MYRTLE BEACH, SC (WMBF) - Recruit firefighters are working through intense training to learn how to keep residents safe.
Fire officials gave WMBF News a first-hand look at the rigorous training it takes to become a Myrtle Beach firefighter with the department.
Lt. Christian Sliker, spokesperson for Myrtle Beach Fire Department, said they try to make every training scenario as close to real life as possible so recruiters are prepared mentally and physically.
In a search drill on Thursday afternoon, recruits were crawling through a pitch black house, wearing between 60 to 70 pounds of equipment. During the exercise, recruits must follow one side of the wall, while still on the floor to search for doors, openings, and possible victims.
Sliker said the objective of the drill is to teach team building and search efforts. He said as a firefighter, they have to learn how to communicate with one another and trust each other.
The program is now in week two. Sliker said there are 17 recruits of the 27th Recruitment Class that are taking the the 13-week program. They all look to get 15 certifications through the South Carolina Fire Academy at the Myrtle Beach Fire Training Center.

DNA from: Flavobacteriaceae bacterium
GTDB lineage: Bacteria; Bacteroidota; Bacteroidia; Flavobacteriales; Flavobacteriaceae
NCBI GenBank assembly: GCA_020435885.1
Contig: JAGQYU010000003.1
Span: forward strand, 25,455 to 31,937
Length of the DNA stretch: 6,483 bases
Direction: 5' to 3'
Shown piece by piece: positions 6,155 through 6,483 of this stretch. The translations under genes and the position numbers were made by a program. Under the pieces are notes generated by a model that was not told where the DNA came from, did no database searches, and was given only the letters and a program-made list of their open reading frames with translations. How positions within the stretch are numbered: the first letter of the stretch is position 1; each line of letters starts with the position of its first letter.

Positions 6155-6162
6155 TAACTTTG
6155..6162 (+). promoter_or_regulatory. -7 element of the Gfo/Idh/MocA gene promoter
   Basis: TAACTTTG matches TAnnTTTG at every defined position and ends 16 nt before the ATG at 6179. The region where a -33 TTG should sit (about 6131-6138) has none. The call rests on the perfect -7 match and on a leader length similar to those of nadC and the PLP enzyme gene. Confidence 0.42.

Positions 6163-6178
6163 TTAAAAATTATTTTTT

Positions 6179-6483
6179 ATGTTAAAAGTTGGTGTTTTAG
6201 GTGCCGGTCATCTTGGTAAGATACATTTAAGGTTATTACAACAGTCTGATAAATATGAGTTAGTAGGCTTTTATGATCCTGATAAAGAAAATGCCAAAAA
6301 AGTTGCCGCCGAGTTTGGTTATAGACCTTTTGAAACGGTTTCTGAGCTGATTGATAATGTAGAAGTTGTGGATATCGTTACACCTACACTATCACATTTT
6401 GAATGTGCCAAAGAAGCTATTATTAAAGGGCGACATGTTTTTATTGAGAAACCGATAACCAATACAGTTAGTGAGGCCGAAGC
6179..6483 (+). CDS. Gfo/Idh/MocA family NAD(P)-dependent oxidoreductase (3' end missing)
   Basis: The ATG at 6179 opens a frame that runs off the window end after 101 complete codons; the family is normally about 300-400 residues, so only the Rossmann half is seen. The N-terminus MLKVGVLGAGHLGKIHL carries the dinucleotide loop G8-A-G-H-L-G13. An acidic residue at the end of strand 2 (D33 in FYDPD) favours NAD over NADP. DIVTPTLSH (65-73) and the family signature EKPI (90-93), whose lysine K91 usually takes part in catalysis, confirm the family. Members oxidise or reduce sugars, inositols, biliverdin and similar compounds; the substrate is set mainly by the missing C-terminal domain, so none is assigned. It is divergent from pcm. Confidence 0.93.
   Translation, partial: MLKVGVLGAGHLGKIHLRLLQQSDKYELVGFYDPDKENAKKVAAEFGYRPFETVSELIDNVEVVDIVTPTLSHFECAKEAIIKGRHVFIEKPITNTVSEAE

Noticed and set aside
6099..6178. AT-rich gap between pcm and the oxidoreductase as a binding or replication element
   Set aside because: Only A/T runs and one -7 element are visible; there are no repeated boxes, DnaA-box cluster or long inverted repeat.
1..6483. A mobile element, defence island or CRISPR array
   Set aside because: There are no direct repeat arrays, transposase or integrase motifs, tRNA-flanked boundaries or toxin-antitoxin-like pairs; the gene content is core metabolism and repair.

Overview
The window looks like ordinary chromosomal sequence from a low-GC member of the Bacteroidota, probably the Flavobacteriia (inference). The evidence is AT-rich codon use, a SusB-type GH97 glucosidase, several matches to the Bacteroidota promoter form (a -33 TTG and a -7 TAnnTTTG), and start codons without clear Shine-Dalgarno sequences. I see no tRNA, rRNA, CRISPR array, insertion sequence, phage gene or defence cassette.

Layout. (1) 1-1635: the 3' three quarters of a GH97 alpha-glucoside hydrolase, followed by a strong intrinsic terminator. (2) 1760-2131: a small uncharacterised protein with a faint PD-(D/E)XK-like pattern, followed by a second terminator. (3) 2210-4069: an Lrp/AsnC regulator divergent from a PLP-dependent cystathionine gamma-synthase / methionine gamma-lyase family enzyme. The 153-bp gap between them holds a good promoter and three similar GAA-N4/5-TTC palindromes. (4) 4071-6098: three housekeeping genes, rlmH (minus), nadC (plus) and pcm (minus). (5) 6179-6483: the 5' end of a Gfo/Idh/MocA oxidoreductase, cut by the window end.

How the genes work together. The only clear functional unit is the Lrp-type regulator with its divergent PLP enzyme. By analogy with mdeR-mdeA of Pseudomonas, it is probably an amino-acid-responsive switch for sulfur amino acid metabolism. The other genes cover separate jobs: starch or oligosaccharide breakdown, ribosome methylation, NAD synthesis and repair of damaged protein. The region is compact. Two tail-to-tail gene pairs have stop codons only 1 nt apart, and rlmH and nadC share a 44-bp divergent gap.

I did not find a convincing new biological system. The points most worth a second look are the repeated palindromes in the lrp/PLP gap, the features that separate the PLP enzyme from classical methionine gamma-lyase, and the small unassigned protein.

"They're going to be receiving a lot of information over 13 weeks, some classes are two days, others go all the way up to a three-week course. So we wanna make sure they're prepared," Sliker said.
Preparation will happen in the classroom and with hands-on training, for example, with the Search Drill. But other certification training will be Haz-Mat operations, and auto extrication, and with each session the recruits will be tested on their skills.
Sliker says six recruits in the class are from Midway Fire Department, the other eleven represent Myrtle Beach, and after the program they will then work on becoming certified for the city.
"They are on a year probation and the probation entails mentor testing where they get to work with some our certified firefighters, engineers, and lieutenants on bettering themselves as firefighters for the city of Myrtle Beach," explained Sliker.
The department said the recruitment class helps replenish the department and give them more trained workers that serve the community quicker during emergencies. "This is is just a great opportunity to bring in some new firefighters, some new paramedics, some new EMTs to extend our family," Sliker said. "And extend our family at the city of Myrtle Beach as a whole, also protecting our citizens."
Graduation for this class is scheduled for April 10.